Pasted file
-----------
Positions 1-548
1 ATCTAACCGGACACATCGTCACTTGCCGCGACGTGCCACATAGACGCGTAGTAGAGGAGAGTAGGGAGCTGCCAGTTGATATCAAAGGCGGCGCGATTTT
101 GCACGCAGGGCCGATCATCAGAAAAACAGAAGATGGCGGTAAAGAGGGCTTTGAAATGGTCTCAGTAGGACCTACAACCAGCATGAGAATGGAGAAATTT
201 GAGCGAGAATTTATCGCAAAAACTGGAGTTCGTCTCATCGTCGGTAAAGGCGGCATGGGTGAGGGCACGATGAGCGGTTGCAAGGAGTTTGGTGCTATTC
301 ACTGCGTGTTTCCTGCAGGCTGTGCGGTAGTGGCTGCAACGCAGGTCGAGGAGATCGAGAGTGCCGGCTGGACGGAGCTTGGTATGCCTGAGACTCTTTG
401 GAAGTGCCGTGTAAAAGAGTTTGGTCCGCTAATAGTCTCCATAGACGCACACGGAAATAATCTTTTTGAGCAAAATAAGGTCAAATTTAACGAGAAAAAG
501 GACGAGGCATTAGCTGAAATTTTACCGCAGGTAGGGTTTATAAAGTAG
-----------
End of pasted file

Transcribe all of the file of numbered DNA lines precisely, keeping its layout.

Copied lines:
Positions 1-548
1 ATCTAACCGGACACATCGTCACTTGCCGCGACGTGCCACATAGACGCGTAGTAGAGGAGAGTAGGGAGCTGCCAGTTGATATCAAAGGCGGCGCGATTTT
101 GCACGCAGGGCCGATCATCAGAAAAACAGAAGATGGCGGTAAAGAGGGCTTTGAAATGGTCTCAGTAGGACCTACAACCAGCATGAGAATGGAGAAATTT
201 GAGCGAGAATTTATCGCAAAAACTGGAGTTCGTCTCATCGTCGGTAAAGGCGGCATGGGTGAGGGCACGATGAGCGGTTGCAAGGAGTTTGGTGCTATTC
301 ACTGCGTGTTTCCTGCAGGCTGTGCGGTAGTGGCTGCAACGCAGGTCGAGGAGATCGAGAGTGCCGGCTGGACGGAGCTTGGTATGCCTGAGACTCTTTG
401 GAAGTGCCGTGTAAAAGAGTTTGGTCCGCTAATAGTCTCCATAGACGCACACGGAAATAATCTTTTTGAGCAAAATAAGGTCAAATTTAACGAGAAAAAG
501 GACGAGGCATTAGCTGAAATTTTACCGCAGGTAGGGTTTATAAAGTAG